Four University of Maryland students have been awarded the 2017 Ernest F. Hollings Undergraduate Scholarship from the National Oceanic and Atmospheric Administration. Rising juniors Logan Kline, Anna Lowien, Cara Schiksnis and Emma Thrift will each receive up to $9,500 per year for the last two years of their undergraduate career and participate in a 10-week, full-time paid summer internship at NOAA facility to gain hands-on educational training experience in NOAA-related science, research, technology, policy, management and education.
Awarded annually, the Hollings Scholarship program recruits and prepares students for public service careers with NOAA and other natural resource and science agencies, or careers as teachers and educators in oceanic and atmospheric science. This year, NOAA awarded 110 Hollings scholarships to students from 64 universities in 33 states.
UMD awardees include:
Kline, president of the Environmental Science and Policy Student Association (ENSPire), is an environmental science and policy major with a concentration in Marine and Coastal Management. As ENSPire president, she works to unite ENSP majors by organizing career panels, social events, open forums with esteemed faculty members and fundraisers on behalf of the program. She conducted research in the Wetland Ecology lab under UMD professor Dr. Andrew Baldwin, examining carbon sequestration in restored versus natural wetlands. She also served as a Sustainability Advisor in the Office of Sustainability. This summer, Kline is working as an Interpretation and Environmental Education Intern for Fish and Wildlife at Chincoteague National Wildlife Refuge in Virginia.
An environmental science and policy (ENSP) major with a concentration in environmental geosciences and restoration, Lowien is a member of the College Park Scholars Science and Global Change program. She conducts research in the laboratory of Michael Evans, an associate professor of geology at UMD. This summer, Lowien is analyzing cellulose from tropical trees in locations that experience changes in rainfall when El Niño and La Niña events occur. Her results will contribute to the study of whether and how human-caused changes in atmospheric composition have impacted El Niño.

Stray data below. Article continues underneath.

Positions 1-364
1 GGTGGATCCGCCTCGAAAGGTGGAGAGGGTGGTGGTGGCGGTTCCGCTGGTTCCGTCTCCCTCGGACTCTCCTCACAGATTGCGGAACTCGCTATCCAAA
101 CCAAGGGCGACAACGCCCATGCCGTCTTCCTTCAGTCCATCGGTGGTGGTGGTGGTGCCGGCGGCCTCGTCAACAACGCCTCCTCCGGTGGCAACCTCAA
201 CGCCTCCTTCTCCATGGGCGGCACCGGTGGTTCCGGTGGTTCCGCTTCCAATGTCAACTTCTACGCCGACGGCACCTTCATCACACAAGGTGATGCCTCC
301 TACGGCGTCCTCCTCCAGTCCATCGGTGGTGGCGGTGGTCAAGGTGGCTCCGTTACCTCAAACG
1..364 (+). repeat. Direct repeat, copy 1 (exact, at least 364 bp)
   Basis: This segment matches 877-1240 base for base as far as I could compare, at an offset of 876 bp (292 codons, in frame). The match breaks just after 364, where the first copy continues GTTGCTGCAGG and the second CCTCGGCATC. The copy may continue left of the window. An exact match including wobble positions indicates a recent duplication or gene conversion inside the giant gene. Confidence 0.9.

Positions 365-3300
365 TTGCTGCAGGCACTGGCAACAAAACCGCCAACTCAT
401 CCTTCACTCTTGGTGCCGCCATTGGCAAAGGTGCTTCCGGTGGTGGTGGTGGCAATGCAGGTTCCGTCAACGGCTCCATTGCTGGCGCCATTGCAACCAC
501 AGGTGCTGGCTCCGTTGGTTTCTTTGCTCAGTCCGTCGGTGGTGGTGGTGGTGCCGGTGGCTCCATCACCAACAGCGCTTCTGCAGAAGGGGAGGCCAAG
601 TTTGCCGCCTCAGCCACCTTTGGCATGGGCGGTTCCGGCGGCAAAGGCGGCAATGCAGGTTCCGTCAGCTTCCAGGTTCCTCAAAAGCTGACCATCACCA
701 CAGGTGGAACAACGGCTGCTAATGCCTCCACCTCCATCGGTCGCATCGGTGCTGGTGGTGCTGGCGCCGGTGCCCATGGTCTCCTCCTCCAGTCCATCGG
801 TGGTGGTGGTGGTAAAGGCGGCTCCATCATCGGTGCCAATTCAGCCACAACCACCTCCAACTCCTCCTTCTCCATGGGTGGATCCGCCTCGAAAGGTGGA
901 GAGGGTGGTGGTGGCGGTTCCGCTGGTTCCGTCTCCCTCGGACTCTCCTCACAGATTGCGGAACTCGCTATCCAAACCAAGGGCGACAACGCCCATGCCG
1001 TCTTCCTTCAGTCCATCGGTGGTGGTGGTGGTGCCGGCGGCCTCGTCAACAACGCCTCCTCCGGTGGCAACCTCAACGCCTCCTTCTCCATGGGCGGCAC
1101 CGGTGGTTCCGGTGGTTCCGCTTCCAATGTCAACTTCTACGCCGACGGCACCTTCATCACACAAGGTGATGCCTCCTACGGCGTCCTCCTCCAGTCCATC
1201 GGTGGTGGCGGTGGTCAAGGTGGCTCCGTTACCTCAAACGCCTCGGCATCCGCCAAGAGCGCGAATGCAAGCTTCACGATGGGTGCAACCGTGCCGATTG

Schiksnis, an environmental science and technology major with a concentration in environmental health, works in the Aquatic Toxicology Lab on campus. A member of the Gemstone Honors Program, she and her Gemstone team, Oyster, are working to increase populations of oysters in the Chesapeake Bay by designing structures to which developing oysters can attach and grow — thereby improving the water quality in the bay and supporting a diverse and dynamic bay ecosystem. This summer, Schiksnis is interning at Johnson & Johnson in New Jersey, working with product stewardship to increase the company’s sustainability and minimize the environmental impacts of their products. This fall, Schiksnis will take sustainability classes while studying abroad in Florence, Italy.
Thrift, a biological sciences major and intern in the Plant Ecology Laboratory at the Smithsonian Environmental Research Center, studies mycorrhizal fungi that live in plant root systems and are necessary for orchid seeds to germinate. Thrift’s work focuses on how mycorrhizal fungi affect orchid populations, and she hopes to apply the results toward conserving orchids and orchid biodiversity in the wild. Thrift is also a CMNS student and a member of the College Park Scholars Science and Global Change program.